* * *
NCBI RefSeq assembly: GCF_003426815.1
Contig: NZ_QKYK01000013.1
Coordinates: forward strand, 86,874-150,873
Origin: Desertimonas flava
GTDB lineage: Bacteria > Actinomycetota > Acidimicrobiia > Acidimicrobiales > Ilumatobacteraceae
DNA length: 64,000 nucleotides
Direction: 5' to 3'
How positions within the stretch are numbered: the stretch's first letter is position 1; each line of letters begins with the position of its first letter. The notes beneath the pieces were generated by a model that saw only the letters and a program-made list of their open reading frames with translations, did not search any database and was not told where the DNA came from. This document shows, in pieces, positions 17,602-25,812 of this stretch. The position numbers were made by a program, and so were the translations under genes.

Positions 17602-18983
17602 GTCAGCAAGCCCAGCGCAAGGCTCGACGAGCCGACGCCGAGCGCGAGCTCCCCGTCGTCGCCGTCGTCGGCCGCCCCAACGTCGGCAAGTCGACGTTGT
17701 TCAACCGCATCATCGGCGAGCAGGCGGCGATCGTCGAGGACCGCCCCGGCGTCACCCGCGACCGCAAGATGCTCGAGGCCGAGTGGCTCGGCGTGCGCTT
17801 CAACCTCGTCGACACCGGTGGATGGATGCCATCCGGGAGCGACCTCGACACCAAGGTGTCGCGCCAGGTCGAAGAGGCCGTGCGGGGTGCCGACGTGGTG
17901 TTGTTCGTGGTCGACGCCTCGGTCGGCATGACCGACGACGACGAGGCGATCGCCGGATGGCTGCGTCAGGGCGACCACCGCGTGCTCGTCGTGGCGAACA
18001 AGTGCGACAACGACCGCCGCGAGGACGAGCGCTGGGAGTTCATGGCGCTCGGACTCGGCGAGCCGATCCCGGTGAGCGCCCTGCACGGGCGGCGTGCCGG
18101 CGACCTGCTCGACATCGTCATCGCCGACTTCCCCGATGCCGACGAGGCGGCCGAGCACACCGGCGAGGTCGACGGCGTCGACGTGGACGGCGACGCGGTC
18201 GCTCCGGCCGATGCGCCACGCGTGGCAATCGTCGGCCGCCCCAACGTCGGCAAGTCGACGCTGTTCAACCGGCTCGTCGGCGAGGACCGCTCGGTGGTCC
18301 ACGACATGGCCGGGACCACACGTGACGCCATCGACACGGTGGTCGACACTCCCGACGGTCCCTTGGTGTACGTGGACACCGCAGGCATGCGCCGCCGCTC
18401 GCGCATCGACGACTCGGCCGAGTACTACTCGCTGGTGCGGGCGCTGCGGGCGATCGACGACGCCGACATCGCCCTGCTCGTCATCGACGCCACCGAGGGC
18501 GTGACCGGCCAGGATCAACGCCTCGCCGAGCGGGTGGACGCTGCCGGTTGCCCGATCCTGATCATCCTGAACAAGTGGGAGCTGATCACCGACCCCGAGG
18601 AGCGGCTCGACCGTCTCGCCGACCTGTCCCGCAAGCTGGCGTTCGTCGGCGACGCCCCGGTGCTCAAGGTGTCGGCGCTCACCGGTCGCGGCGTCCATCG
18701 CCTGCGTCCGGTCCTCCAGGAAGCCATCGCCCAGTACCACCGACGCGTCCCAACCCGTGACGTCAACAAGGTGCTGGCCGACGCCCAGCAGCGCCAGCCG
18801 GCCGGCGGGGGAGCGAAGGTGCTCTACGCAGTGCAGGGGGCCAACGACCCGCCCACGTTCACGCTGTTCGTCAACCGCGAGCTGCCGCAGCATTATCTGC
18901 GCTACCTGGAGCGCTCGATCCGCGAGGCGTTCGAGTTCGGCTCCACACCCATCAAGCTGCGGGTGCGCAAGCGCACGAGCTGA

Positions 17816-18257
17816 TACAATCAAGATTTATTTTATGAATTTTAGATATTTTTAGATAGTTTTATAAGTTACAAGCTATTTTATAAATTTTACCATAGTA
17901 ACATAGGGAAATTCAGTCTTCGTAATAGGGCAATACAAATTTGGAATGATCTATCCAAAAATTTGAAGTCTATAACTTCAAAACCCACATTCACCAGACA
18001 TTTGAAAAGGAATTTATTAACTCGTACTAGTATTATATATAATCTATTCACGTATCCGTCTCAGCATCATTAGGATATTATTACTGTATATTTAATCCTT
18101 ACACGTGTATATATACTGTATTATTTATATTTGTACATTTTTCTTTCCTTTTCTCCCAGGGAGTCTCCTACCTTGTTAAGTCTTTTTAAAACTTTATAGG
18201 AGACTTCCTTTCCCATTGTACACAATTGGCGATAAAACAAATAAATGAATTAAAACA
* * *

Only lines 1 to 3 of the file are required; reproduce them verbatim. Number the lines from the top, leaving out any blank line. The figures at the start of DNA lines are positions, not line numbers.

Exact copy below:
NCBI RefSeq assembly: GCF_003426815.1
Contig: NZ_QKYK01000013.1
Coordinates: forward strand, 86,874-150,873